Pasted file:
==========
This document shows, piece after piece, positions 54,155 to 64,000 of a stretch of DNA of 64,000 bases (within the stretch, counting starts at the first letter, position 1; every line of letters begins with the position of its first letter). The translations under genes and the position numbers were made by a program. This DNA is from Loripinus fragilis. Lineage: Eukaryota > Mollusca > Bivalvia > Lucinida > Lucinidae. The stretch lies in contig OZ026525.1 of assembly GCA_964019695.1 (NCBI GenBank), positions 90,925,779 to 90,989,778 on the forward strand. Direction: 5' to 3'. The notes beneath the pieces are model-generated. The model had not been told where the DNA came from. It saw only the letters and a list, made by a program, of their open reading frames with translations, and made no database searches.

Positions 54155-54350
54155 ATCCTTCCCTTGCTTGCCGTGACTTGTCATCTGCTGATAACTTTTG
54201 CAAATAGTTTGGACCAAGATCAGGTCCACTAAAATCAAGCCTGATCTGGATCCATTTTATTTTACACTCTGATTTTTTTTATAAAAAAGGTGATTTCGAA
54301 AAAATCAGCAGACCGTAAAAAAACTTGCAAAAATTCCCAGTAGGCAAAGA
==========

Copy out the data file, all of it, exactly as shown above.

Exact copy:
This document shows, piece after piece, positions 54,155 to 64,000 of a stretch of DNA of 64,000 bases (within the stretch, counting starts at the first letter, position 1; every line of letters begins with the position of its first letter). The translations under genes and the position numbers were made by a program. This DNA is from Loripinus fragilis. Lineage: Eukaryota > Mollusca > Bivalvia > Lucinida > Lucinidae. The stretch lies in contig OZ026525.1 of assembly GCA_964019695.1 (NCBI GenBank), positions 90,925,779 to 90,989,778 on the forward strand. Direction: 5' to 3'. The notes beneath the pieces are model-generated. The model had not been told where the DNA came from. It saw only the letters and a list, made by a program, of their open reading frames with translations, and made no database searches.

Positions 54155-54350
54155 ATCCTTCCCTTGCTTGCCGTGACTTGTCATCTGCTGATAACTTTTG
54201 CAAATAGTTTGGACCAAGATCAGGTCCACTAAAATCAAGCCTGATCTGGATCCATTTTATTTTACACTCTGATTTTTTTTATAAAAAAGGTGATTTCGAA
54301 AAAATCAGCAGACCGTAAAAAAACTTGCAAAAATTCCCAGTAGGCAAAGA